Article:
Skip to main content

Biochemical oxygen demand

Biochemical oxygen demand

Biochemical oxygen demand (BOD) is the measurement of oxygen consumed by living microorganisms (primarily bacteria) while utilizing the organic matter present in a water or waste sample under conditions as close as possible to those that occur in nature. Microbial conversion of nitrate to nitrite will also contribute to BOD. Non-biodegradable (or refractory) organic compounds will not contribute to BOD.

In order to make BOD test quantitative, the samples must be protected from the air to prevent reoxygenation as the dissolved oxygen concentration diminishes. Also, high concentration wastes must be diluted to ensure that dissolved oxygen will be present throughout the test duration. It is important that the environmental conditions during the test be suitable for the living ‘ organisms. Therefore nutrients are added to the dilution water. Nutrient blanks must be included in the test to ensure that the nutrient-enriched dilution water does not contribute to BOD. For industrial wastes which may have low populations of microorganisms, seed microorganisms may be required.

The rate at which biologically medicated reactions proceed is primarily governed by the microbial population size and temperature. For this reason, BOD tests are carried out at a constant temperature of 20°C.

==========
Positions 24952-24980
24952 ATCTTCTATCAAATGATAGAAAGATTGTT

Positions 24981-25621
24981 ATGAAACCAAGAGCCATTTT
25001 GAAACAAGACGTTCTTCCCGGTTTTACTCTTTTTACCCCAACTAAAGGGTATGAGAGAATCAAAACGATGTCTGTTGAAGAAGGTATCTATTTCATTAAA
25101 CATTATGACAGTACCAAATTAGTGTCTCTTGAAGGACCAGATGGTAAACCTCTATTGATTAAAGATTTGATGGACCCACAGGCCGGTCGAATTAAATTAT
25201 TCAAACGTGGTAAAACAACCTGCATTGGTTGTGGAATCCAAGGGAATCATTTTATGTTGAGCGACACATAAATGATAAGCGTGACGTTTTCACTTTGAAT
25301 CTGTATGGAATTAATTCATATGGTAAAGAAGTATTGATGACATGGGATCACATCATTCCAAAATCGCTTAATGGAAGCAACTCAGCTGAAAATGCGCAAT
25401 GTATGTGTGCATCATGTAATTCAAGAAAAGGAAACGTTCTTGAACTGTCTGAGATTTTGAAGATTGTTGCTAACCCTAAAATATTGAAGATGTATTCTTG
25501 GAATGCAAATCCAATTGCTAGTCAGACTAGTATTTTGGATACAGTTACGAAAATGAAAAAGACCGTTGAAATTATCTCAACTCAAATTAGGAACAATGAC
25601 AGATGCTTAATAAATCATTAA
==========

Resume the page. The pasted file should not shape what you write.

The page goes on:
Complete biodegradation of the organic material in a water sample may take 14 to 20 days. However, 60 to 70% of the BOD in most domestic and industrial waste is expressed within 5 days. Therefore, in order to make BOD analyses less time-consuming (1'. e. make it possible to complete the analyses within a 5 day work week), the BOD measurement was adopted and is the basis for many' regulatory standards.

BOD can also be defined as the amount of oxygen required by bacteria while stabilizing decomposable organic matter under aerobic conditions. The quantity of oxygen required may be taken as a measure of its content of decomposable organic matter. The rate of BOD exertion is governed by the characteristics of sewage, its decomposable organic content, bacterial population, and temperature.